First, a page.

What's Good Here 

Proof in the pork fat

Getting close to the source of your food is one thing, but jumping on the back of a bleeding, screaming pig and slitting its throat is an entirely different way to appreciate where a meal comes from.

"Our experience was the nightmare experience," says Abe Jindrich.

He and his partner, Cathrine Walters, are launching the new Cloven Hoof whole-animal craft butchery. (Full disclosure: Walters is a frequent contributor to and former photo editor of the Indy.) Cloven Hoof's aim is to provide local and humanely raised meat, and Walters and Jindrich say they're well aware of what that really means. They started raising hogs together on a small acreage in Clinton in 2011. When it came time to slaughter their first pig in the week before Christmas, they thought they'd done their homework.

"They tell you to draw a line between the ear and the eye, and then wherever those lines meet, at that 'X,' is where you shoot with a .22," Walters says. "They didn't say how far away or close you should be. Just put some food down, let it eat, and then shoot it. And it didn't go that way."

Jindrich remembers vividly that when he shot the pig, the bullet angled too low and shattered the sinus cavity instead of hitting the brain. The wounded pig ran around the pen, squealing.

"I had to jump on it and slit its throat with a knife, like, just stab it, and literally wrestle it," Jindrich says.

Meanwhile, Walters—who's spent 15 years as a vegetarian, because of her concern for animal welfare—stood by bawling.

"You raise it for nine months," she says. "It's like killing your dog."

  • photo by Cathrine L. Walters

Slaughter might not always be neat or easy, but it has to happen to every piece of pork, lamb, beef or any other meat that winds up on a dinner plate. Jindrich says recognizing that fact has been crucial to the Cloven Hoof ethos—and they did eat that first pig, though it took a while to get over the bloody event.

"Because if everybody had that experience that we had of this nightmarish moment, after you've spent a whole year with an animal, and you're destroying a life to eat this great product—which it is it's one of the greatest things that we're lucky to eat," Jindrich says. "But there's this moment where you have to realize that you're going to cause something to die so you can enjoy the fruits of its body."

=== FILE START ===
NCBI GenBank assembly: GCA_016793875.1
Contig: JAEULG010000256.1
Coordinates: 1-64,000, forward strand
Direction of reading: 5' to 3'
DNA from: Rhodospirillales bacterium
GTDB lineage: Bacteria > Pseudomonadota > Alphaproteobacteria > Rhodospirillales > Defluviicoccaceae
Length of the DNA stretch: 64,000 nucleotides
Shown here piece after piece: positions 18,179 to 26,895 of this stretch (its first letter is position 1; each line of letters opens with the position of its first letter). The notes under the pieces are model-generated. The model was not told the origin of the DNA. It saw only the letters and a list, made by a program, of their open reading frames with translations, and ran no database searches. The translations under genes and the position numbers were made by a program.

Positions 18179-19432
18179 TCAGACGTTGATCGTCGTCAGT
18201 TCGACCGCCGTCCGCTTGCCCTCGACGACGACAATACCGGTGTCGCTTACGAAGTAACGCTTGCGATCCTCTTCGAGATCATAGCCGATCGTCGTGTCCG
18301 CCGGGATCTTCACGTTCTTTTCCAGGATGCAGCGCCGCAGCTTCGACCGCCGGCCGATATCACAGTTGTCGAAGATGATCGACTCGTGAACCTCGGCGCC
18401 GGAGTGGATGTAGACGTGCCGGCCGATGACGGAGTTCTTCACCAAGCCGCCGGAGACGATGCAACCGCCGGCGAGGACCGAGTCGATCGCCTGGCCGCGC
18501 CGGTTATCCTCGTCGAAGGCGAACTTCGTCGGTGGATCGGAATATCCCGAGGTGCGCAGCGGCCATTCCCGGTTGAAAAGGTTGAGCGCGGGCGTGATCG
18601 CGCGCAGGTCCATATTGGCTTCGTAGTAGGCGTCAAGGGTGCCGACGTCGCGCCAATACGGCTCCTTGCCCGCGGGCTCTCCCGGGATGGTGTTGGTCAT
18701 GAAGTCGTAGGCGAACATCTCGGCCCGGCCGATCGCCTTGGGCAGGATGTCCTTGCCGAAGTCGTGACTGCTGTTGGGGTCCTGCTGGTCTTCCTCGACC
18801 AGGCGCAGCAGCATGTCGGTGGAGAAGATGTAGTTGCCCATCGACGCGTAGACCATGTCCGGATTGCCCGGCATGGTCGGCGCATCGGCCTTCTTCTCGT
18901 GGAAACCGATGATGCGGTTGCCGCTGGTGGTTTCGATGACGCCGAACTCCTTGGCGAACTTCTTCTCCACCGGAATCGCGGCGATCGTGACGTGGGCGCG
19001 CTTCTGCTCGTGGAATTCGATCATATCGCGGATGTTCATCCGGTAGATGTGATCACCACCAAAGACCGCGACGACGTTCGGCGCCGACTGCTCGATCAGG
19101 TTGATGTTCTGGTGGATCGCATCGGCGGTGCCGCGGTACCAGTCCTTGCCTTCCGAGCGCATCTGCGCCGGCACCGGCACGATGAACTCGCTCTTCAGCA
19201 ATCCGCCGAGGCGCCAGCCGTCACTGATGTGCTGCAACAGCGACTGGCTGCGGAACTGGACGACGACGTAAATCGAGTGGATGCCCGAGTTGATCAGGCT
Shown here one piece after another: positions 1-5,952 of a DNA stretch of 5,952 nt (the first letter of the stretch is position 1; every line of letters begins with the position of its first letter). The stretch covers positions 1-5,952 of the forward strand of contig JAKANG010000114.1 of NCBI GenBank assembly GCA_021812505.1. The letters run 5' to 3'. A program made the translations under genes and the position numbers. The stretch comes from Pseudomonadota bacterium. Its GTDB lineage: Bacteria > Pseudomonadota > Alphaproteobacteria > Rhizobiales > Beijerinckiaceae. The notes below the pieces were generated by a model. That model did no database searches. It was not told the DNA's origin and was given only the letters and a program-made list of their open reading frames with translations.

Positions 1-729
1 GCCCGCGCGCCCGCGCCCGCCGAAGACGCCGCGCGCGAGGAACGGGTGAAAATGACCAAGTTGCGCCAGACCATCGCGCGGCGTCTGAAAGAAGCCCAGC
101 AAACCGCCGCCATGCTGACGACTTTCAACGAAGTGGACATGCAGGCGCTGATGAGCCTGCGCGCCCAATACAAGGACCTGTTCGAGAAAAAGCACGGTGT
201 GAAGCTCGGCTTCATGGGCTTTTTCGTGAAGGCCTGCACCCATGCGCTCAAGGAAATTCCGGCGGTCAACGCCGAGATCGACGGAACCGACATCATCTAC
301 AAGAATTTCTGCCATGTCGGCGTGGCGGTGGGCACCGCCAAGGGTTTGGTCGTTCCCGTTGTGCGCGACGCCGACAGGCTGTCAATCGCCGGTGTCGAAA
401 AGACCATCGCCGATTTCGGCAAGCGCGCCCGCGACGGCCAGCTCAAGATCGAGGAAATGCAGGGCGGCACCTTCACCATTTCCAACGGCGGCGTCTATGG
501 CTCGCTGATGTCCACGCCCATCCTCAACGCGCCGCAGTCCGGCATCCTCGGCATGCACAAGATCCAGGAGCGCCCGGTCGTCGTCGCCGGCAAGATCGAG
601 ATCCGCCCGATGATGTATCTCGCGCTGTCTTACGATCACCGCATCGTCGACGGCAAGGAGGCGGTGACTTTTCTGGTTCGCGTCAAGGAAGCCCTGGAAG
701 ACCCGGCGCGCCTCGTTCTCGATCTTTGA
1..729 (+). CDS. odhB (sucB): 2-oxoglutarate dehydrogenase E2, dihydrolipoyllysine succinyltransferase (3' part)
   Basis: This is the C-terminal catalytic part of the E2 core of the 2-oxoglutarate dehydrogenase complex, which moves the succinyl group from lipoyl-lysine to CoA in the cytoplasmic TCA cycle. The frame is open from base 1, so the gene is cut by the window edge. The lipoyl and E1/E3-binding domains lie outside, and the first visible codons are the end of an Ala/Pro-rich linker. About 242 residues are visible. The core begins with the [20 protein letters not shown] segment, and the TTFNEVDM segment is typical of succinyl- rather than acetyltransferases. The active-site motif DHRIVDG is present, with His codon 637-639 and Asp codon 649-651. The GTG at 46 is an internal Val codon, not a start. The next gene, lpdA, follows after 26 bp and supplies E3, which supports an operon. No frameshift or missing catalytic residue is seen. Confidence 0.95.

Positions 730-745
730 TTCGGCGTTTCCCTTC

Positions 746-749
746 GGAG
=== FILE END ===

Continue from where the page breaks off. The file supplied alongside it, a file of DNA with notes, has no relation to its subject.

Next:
Walters and Jindrich learned their lessons about slaughtering, but decided they weren't ready to settle down for the dedicated farmer lifestyle, which demands being home to feed animals twice a day, every day. Jindrich continued to study the art of whole-animal butchering, including spending last summer at a three-month training program at Fleischers Craft Butchery School in Brooklyn. Even in farm-to-table-obsessed Missoula, he sees an unfilled niche for freshly butchered, local meat.

"I called around to every store, every shop. There are some stores, and Good Food Store by far is the best," Jindrich says. "Their stuff is regional or Montana, but in terms of close local, an hour-out-of-town local, there's nobody."

Cloven Hoof plans to collect freshly slaughtered sides of pork and lamb from Tucker Family Farm in Victor on Thursdays, butcher on Fridays and serve fresh cuts at the Clark Fork Farmers Market on Saturdays. They've repurposed an old pony-keg fridge from the southside Kettlehouse as a deli case.

Jindrich and Walters say they feel good about being able to assure customers that Cloven Hoof's products come from animals that spent their lives outside, munching grass in a Bitterroot Valley pasture. Tucker Farm raises Berkshire pigs, a sturdy, black-skinned English heritage breed with more intramuscular fat marbling than Yorkshires, the standard "pink pig" used in industrial-scale agriculture.

They add that humanely raised pork tastes nothing like chicken.

"When we get Tyler's pigs, we leave all the fat on the chops, and it tastes like candy," Walters says. "I've never had meat like that."

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